The differences, and tensions, between art and nature are important distinctions as European and British cultures transitioned from Enlightenment to Romantic sensibilities.  In the novels of Richardson and others in the eighteenth century, art, artifice, manners, and propriety become values greatly cherished and honored.  They form the basis, for instance, of the character of what Moler calls “The Patrician Hero.”  Character flaws essentially reveal themselves in others as traits growing from nature, passions, and individuality.  Moler writes,
Pride and Prejudice is a story about two complex sensitive and often blindly wrong-headed “intricate characters” and their progress toward a better understanding of one another, the world, and themselves.  This drama of self-knowledge is played out in the context of a symbolism based on the antithesis between “art” and “nature,” in the comprehensive eighteenth-century sense of those terms.  (507)
Moler’s use of the terms “art” and “nature” might appear to be quite different from those of “society” and “individual” that Sherry and Mitchie have employed, and even further unrelated to “incentive theory.”  However, I would argue that all of these scholars are mining the deep and complicated structure of conflict that Austen has created.  Moler, himself, alludes to these connections as he foregrounds his argument with scholarship from the nineteen thirties and forties.  He writes, “It is generally agreed that Pride and Prejudice deals with a variant of the ‘art-nature’ theme . . . . Elizabeth Bennet’s forceful and engaging individualism is pitted against Darcy’s not indefensible respect for social order and class pride” (591).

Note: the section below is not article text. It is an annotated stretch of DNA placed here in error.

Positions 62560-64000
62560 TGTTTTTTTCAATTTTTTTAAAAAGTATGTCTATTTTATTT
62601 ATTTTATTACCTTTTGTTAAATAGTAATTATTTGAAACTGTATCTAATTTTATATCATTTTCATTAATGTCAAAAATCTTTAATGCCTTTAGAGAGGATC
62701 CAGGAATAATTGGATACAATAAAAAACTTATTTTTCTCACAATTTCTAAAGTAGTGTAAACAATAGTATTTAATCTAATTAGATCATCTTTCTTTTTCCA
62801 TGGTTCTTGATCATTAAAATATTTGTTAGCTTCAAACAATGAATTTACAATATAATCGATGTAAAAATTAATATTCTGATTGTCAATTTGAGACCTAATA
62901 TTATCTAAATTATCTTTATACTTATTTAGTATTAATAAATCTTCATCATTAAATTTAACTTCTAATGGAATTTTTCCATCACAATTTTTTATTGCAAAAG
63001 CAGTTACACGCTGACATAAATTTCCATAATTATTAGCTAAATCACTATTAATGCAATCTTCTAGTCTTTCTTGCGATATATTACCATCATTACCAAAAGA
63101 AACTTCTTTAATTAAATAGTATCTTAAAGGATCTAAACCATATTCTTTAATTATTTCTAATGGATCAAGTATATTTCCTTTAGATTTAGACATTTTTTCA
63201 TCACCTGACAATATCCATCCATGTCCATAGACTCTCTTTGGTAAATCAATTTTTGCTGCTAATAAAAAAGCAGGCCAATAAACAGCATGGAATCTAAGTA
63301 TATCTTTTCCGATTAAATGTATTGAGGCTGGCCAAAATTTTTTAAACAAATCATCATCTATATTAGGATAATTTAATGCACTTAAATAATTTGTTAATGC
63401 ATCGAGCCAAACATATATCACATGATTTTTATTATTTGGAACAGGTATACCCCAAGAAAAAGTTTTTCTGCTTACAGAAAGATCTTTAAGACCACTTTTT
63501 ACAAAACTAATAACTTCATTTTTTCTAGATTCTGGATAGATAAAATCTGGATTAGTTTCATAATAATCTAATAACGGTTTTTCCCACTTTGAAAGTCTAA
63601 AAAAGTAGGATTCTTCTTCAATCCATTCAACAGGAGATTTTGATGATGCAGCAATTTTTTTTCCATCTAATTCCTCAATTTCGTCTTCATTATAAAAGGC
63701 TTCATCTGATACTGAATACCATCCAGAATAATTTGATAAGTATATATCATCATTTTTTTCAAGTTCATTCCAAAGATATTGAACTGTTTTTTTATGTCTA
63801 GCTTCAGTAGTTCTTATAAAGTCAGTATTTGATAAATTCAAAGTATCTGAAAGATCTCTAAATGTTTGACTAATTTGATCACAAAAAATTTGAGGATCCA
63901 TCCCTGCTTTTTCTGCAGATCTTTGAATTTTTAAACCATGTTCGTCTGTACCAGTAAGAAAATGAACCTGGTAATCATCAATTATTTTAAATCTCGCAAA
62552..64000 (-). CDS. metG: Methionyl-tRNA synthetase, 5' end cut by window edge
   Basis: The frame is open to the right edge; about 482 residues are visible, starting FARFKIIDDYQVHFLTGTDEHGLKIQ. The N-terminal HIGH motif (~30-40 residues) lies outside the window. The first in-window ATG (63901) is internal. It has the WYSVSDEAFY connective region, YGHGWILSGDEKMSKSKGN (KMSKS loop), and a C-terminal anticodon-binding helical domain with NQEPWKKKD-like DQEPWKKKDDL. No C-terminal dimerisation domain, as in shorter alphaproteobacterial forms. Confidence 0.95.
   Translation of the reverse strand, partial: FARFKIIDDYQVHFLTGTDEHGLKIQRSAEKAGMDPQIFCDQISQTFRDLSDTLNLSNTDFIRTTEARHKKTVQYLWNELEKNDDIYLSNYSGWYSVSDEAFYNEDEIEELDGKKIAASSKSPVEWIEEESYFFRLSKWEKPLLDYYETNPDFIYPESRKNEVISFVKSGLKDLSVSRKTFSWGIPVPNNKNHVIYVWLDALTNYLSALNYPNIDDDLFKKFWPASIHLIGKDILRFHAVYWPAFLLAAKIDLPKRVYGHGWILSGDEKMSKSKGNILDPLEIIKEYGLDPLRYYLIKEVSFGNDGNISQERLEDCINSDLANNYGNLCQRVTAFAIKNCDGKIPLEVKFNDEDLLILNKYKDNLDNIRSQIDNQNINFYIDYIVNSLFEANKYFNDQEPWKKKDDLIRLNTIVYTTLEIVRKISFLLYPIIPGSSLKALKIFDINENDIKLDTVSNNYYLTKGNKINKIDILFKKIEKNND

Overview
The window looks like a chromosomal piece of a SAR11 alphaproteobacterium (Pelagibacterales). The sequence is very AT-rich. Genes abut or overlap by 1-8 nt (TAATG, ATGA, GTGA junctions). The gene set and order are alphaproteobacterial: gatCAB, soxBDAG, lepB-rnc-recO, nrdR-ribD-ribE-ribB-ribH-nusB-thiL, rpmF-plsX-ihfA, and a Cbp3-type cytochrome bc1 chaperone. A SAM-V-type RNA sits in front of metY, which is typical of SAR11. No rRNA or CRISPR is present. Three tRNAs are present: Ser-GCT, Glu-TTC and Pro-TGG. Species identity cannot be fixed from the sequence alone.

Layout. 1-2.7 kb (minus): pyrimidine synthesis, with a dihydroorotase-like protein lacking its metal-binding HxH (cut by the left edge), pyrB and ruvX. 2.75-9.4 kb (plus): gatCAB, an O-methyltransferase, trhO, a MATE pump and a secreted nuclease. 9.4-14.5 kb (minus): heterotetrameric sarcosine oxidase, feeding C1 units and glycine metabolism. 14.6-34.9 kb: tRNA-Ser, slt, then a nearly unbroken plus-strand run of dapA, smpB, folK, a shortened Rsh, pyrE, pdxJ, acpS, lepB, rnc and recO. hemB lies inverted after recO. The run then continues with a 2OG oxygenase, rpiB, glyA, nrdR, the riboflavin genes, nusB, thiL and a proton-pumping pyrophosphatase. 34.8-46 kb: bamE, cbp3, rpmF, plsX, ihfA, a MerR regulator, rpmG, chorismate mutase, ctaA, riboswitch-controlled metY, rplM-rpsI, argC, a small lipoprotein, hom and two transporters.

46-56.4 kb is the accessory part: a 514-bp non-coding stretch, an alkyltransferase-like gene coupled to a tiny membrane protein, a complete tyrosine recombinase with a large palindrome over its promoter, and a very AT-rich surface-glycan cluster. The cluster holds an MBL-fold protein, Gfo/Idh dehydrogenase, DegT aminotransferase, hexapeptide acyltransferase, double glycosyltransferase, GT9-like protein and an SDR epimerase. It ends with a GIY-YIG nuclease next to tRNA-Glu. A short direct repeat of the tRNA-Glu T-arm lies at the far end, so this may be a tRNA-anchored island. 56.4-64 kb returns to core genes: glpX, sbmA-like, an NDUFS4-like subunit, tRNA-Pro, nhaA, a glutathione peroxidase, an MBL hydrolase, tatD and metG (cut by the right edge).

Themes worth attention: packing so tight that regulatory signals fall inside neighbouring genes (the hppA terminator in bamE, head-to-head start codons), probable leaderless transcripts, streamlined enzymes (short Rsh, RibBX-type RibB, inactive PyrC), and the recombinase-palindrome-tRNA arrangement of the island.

I would add that much of the richness of the conflicts developed in Pride and Prejudice involves the tensions between perception and reality.  Who is viewed as an individual and for what reasons?  How is one’s individuality appealing or off-putting?  Who is viewed as representative of society?  Are social rules constructive or destructive to an individual’s moral development?  These conflicts certainly exist within the novel, and they exist, through Austen’s skills, at various times in different ways in the reader.  And even though these questions arise, historically, in a moment of transition between Enlightenment and Romantic values, they are still important today, as Ellingsen and Johannesson show.  “Our main contribution,” they write, “is to show that an incentive that in isolation would have a positive effect on an agent’s behavior has a negative effect on the behavior of some agent types because of what the incentive tells the agent about the principle” (991).  One merely has to remember Darcy’s objections to Mrs. Bennet or to Elizabeth’s reaction to Darcy’s proposal to perceive how appropriate Ellingson and Johannesson’s observations are, also, to the novel.  Austen’s perceptions of human conflict and motivation is one of her great contributions, and a large source for the continuing appeal of Pride and Prejudice.

Works Cited
Austen, Jane.  Pride and Prejudice.  Ed. Vivien Jones.  London:  Penguin.  1996.
Ellingsen, Tore and Magnus Johannesson.  “Pride and Prejudice: The Human Side
             of Incentive Theory.” The American Economic Review.  98:3. (June 2008). 
Michie, Elsie B.  “Austen’s Powers:  Engaging with Adam Smith in Debates
about Wealth and Virtue.  NOVEL:  A Forum on Fiction. 34:1
(Autumn 2000).  5-27.
Moler, Kenneth L.  “Pride and Prejudice: Jane Austen’s ‘Patrician Hero.’”
            Studies in English Literature, 1500-1900.  7:3 (Summer 1967).  491-508.
Sherry, James.  “Pride and Prejudice:  The Limits of Society.”  Studies in English

             Literature, 1500-1900.  19:4 (Autumn 1979).  609-622.